I’m reminded of a fairly silly romantic comedy movie, The Decoy Bride, set on a fictional island in the Outer Hebrides.  David Tennant plays the character of a writer who set his bestselling novel on the island, but never set foot on it until later events bring him there when he attempts to discreetly marry his famous actress fiancée. Hijinks, obviously, ensue.  His fictionalization of the island becomes a point of tension and comedy between him and the island inhabitants, and he finds that the reality of the island is very different from what he described.

This is a real danger for a writer who might choose not to write what they know or, perhaps more accurately, choose not to know about what they write.  Not only the danger that you might be wrong, but that you might be ridiculous.  But this can be prevented.

In writing to the second half of Bestial, I decided I needed to draw from a greater canon of fairytales, especially those of the Grimm’s Brother’s collected folktales, because I couldn’t face either a moral conclusion in the style of the original tale, or a Disney-style happy ending.  I didn’t know these fairytales yet, but I knew I needed to.  So I studied them and their history, drank them in, read every tale I could find in every spare moment I had until I did know them.  I made myself an authority on a subject where previously I could only profess ignorance.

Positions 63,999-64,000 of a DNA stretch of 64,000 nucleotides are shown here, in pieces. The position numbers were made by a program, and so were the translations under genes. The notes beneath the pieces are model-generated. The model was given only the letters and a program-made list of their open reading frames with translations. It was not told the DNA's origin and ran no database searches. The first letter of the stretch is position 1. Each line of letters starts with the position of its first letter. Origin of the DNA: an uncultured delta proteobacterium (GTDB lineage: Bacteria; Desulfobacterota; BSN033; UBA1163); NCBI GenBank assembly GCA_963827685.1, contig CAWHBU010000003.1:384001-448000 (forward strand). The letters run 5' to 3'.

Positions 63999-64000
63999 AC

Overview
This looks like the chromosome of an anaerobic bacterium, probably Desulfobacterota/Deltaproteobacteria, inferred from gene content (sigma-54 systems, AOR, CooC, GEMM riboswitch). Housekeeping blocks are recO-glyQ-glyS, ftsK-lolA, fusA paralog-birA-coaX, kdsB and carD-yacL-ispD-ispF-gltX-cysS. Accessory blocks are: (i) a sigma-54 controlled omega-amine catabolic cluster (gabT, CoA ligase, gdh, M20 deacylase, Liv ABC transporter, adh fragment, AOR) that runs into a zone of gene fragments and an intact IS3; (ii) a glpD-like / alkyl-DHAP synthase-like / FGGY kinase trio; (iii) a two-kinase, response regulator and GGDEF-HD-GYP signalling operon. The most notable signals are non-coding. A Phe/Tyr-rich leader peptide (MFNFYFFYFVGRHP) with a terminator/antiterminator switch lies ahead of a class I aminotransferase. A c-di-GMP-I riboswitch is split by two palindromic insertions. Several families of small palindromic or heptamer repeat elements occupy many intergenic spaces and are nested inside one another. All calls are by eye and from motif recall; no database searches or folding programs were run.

But, above all else, you need to be an authority on your book itself, your book’s world and those living within it.  This is especially true for fantasy, science fiction and other speculative fiction because, as your world’s creator, if you aren’t the authority on it who can be?

So don’t be too quick to dismiss the trite advice often handed out to writers.  Sometimes you may find that there’s a reason why a tired old idea is so old and tired, and that maybe, just maybe, it’s right.

[Ed Note: Leela Bruce has some similar things to say about "Write what you know" here.]